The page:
Con: Expensive Source of Funds
A business line of credit may have a set-up fee. It will very probably have some kind of management fee, charged annually or monthly and it will most definitely charge interest on the credit you use.
Interest rates on business lines of credit can be very variable. If, however, you are running a small business, especially a new one, you can expect to be charged rates at the higher end of the scale. Realistically, you can expect to pay as much for a business line of credit as for a business credit card.
How to Qualify for a Business Line of Credit: 3 Pro Tips
A lot of the tips for qualifying for a business line of credit are the same as the tips for qualifying for credit in general (business or personal). There are, however, some specific points that are worth noting.
Positive business revenue
Lenders may be prepared to accept that there will be times when your outgoings exceed your income. Your business must, however, be able to show that over a year it is revenue-positive. Your lender may want to see revenue figures for more than one year as evidence that your returns are consistent (rather than just lucky).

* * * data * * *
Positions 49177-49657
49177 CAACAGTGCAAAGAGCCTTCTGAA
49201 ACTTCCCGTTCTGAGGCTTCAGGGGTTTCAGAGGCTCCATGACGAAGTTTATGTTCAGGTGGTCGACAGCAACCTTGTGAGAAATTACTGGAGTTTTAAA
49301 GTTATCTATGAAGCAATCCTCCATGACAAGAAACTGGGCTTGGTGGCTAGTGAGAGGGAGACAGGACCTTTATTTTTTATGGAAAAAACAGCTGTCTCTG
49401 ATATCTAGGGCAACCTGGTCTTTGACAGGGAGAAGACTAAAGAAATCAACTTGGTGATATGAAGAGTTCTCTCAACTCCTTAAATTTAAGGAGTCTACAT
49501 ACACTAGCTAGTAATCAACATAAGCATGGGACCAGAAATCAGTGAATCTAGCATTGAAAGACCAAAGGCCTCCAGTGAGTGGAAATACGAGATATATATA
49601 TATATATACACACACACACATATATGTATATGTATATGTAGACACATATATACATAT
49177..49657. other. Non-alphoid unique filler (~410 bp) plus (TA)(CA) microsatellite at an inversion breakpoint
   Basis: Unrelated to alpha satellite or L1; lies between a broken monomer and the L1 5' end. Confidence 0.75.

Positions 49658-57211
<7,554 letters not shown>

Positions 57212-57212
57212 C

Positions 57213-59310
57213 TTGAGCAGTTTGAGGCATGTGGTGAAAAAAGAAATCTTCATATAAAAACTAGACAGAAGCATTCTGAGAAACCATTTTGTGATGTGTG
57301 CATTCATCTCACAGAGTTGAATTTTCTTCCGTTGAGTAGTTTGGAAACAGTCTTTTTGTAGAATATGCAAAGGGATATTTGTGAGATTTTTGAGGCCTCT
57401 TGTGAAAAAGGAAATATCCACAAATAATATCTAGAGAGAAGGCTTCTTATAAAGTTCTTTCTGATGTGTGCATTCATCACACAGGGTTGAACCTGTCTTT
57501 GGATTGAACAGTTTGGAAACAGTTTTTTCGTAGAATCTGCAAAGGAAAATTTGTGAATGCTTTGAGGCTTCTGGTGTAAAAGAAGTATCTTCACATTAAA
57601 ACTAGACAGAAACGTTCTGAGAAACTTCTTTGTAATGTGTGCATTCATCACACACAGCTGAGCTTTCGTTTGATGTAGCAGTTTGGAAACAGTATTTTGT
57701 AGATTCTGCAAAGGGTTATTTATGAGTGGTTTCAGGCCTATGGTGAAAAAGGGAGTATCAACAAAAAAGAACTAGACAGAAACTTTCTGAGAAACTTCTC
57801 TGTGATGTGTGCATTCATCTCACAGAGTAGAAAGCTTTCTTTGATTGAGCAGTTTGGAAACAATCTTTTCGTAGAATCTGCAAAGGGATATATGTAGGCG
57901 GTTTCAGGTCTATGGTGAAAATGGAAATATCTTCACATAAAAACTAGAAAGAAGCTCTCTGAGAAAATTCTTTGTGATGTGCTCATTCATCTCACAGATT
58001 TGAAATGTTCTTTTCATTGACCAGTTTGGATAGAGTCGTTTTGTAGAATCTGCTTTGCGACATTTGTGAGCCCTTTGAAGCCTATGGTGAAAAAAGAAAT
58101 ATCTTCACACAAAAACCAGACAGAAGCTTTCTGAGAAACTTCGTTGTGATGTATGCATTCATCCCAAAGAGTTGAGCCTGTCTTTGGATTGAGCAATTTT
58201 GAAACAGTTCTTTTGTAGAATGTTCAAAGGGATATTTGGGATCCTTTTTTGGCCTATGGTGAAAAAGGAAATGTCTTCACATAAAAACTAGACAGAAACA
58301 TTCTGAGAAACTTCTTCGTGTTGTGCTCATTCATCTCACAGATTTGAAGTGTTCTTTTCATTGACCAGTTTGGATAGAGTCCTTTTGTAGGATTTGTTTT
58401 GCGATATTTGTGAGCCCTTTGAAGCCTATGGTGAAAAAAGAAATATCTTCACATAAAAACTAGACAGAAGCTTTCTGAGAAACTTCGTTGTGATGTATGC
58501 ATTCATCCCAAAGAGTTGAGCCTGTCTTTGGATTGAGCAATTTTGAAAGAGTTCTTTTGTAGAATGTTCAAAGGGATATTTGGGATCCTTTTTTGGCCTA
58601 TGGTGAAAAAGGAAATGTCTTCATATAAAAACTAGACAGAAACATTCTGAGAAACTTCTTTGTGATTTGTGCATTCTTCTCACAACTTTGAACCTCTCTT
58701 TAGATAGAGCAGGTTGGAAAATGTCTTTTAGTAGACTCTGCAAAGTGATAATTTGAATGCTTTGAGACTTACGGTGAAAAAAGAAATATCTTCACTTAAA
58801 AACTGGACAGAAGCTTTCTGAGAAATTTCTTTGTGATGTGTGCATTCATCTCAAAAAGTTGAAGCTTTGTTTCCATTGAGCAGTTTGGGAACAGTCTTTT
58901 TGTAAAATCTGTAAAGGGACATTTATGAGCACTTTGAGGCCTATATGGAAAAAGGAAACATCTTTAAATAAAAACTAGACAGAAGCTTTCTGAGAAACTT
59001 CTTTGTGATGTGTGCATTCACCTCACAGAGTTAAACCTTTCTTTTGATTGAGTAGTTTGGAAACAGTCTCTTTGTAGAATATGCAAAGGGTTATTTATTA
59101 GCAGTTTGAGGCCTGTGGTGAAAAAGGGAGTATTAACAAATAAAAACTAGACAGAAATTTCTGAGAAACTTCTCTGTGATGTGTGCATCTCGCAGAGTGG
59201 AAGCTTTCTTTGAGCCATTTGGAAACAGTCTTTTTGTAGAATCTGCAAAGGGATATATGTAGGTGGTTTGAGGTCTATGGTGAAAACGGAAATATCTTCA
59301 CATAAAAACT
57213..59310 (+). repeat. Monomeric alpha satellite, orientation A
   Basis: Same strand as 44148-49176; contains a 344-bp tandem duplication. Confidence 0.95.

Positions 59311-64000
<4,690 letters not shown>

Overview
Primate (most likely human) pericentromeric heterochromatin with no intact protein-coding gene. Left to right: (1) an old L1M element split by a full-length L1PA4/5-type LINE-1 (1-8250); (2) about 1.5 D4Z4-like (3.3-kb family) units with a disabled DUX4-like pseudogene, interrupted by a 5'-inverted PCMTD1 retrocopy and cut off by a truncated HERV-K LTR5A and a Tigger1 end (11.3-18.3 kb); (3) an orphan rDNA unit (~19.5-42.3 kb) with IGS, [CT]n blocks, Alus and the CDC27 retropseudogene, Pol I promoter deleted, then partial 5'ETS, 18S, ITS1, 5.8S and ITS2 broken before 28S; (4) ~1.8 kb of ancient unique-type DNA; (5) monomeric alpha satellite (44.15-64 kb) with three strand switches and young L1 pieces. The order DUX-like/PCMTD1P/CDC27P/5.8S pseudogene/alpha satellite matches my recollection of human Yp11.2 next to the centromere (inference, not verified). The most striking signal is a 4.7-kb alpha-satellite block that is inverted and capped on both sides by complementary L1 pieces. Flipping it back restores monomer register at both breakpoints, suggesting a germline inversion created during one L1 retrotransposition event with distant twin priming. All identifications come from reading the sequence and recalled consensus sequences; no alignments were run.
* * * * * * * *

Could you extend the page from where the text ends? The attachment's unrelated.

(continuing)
Detailed business plan (and industry experience)
In simple terms, you will need to convince a potential lender that you know what you are doing. Having a solid track record in your industry can be very helpful. As a minimum, however, you will need a detailed and realistic business plan.
The credibility of a young company often depends on the credibility of its owners. Lenders will therefore expect to see evidence that you are prepared to back your company yourself. After all, if you’re not prepared to put your own money at risk, then why should they risk theirs?
Established companies with a solid credit record are more likely to be accepted purely on their own financial merits. Even here, however, this is not guaranteed. For example, if a company has no meaningful assets, then the owners may still be asked to provide some form of personal guarantee.
Business Lines of Credit Offered by Major Canadian Banks
Here is a quick guide to the business lines of credit offered by some of the major Canadian banks.
WHAT THE LINE OF CREDIT OFFERS
REQUIREMENTS TO QUALIFY